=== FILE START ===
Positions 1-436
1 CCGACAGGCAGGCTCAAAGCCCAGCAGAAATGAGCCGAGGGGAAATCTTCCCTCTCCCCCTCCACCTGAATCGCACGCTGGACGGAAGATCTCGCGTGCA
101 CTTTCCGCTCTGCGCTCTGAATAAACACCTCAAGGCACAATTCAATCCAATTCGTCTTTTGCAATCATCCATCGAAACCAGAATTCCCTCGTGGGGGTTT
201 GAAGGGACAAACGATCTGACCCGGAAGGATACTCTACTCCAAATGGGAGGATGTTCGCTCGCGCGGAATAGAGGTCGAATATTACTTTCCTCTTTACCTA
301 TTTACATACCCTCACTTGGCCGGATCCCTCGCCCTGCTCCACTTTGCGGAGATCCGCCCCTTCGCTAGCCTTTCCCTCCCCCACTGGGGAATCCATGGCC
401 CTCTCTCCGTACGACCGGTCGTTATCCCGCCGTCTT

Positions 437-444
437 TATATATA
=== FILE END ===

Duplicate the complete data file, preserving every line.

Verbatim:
Positions 1-436
1 CCGACAGGCAGGCTCAAAGCCCAGCAGAAATGAGCCGAGGGGAAATCTTCCCTCTCCCCCTCCACCTGAATCGCACGCTGGACGGAAGATCTCGCGTGCA
101 CTTTCCGCTCTGCGCTCTGAATAAACACCTCAAGGCACAATTCAATCCAATTCGTCTTTTGCAATCATCCATCGAAACCAGAATTCCCTCGTGGGGGTTT
201 GAAGGGACAAACGATCTGACCCGGAAGGATACTCTACTCCAAATGGGAGGATGTTCGCTCGCGCGGAATAGAGGTCGAATATTACTTTCCTCTTTACCTA
301 TTTACATACCCTCACTTGGCCGGATCCCTCGCCCTGCTCCACTTTGCGGAGATCCGCCCCTTCGCTAGCCTTTCCCTCCCCCACTGGGGAATCCATGGCC
401 CTCTCTCCGTACGACCGGTCGTTATCCCGCCGTCTT

Positions 437-444
437 TATATATA